The big-bellied seahorse is one of two in Sydney, very territorial, one can see the same specimens in the same spot for days or even months on end!!! Taken at Kurnell National Park, using a Nikonos III, 35mm lens and 1:2 extension tube, single strobe. Photocomp January'05 - Open
These tiny tropical shrimps (Periclemenes soror) are found along the NSW coast in summer on the underside of seastars, always changing their colors to suit the coloring of their hosts. Pinkish/purple stars have shrimps as per picture, red seastars have red shrimps etc. Equipment: Nikonos III, 35mm lens with 2:1 (double life-size magnification - not 1:2) extension tube, single flash. Photocomp January '05 - Open
This comb wrasse (Coris picta) was adamant on seeing his own reflection in my macro lens. Shot with a Nikonos III, 35mm lens and 9" macro converter, twin Aquasea strobes. About December 1997. Photocomp January '05 - Open
I thought my eyes were deceiving me. All I could make out was a little white fish resembling a seahorse, no bigger than a 50-cent piece. Yet it was so elaborately disguised I literally bumped into it head first.....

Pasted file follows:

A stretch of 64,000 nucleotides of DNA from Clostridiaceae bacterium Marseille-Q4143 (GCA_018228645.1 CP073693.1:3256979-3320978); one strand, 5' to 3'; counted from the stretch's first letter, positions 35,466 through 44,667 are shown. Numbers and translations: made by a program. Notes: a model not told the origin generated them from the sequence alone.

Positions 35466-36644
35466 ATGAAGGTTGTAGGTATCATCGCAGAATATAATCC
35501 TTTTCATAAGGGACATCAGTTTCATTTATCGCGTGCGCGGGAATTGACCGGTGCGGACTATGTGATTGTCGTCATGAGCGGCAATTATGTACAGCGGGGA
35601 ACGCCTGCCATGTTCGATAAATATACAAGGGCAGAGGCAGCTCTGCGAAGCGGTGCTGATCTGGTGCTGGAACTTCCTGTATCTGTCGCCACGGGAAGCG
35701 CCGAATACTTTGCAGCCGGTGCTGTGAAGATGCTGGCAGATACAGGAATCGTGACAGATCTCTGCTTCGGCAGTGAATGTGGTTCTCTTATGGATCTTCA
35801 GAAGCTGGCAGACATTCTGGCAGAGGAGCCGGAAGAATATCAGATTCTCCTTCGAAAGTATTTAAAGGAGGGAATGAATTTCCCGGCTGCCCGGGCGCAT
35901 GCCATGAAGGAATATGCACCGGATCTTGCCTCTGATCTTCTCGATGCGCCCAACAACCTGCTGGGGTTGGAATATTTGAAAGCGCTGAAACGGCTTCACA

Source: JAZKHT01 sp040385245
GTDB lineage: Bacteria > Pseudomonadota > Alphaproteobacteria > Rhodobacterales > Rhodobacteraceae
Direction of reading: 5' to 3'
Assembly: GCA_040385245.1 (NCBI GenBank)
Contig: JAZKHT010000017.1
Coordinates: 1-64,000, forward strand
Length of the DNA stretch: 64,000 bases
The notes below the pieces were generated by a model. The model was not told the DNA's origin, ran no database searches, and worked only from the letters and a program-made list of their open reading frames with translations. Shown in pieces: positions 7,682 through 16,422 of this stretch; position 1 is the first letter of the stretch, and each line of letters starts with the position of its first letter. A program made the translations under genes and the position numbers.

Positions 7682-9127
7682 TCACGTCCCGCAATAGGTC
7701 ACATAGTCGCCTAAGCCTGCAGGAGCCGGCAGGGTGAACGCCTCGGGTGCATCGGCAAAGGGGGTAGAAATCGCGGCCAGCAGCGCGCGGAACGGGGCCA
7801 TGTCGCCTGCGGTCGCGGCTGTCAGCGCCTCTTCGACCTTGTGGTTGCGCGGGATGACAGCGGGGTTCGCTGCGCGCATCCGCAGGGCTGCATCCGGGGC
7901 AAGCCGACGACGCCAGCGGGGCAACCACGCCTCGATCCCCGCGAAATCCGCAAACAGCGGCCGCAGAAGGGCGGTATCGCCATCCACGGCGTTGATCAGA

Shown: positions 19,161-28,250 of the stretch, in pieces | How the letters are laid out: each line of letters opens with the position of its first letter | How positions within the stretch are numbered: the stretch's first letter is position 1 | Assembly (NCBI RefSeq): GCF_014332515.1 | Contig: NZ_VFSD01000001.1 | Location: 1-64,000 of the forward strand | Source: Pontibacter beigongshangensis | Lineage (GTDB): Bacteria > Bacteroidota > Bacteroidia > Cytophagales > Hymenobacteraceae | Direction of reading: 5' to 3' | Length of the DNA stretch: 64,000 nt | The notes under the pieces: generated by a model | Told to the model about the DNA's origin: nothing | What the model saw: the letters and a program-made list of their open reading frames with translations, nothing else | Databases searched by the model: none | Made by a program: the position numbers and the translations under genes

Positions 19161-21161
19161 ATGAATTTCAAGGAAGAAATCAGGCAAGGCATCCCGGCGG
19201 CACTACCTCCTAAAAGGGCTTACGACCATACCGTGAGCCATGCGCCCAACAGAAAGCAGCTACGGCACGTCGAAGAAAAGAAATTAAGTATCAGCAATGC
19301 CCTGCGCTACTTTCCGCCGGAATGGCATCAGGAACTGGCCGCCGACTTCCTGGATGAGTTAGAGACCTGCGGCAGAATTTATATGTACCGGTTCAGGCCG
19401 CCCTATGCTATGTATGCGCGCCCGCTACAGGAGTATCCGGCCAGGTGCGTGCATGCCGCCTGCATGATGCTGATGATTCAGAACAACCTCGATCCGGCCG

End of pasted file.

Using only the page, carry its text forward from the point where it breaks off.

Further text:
This little PJ pup was part of a pack of 15-20 little babies in Watsons Bay, Sydney. We observed them for over a month in September 2001, before they moved out into deeper water and finally disappeared. Photocomp December '04 - Open
We were nightdiving under the Kurnell refinery jetty, NSW and these little spotted Dumpling Squids were all over the place! I have never seen so many in a night, and many were feeding on the hinge-beak shrimps. Photocomp December '04 - Open
In this article I will introduce you to the next two in hierarchical sequence. Seaslugs are indeed fascinating creatures and are a favorite for many photographers. They do not move about very quickly at all, which is a characteristic that makes them easy subjects to shoot. Often it is not the case of 'the one that got away', but the case of 'Oh no! I have run out of film again!'.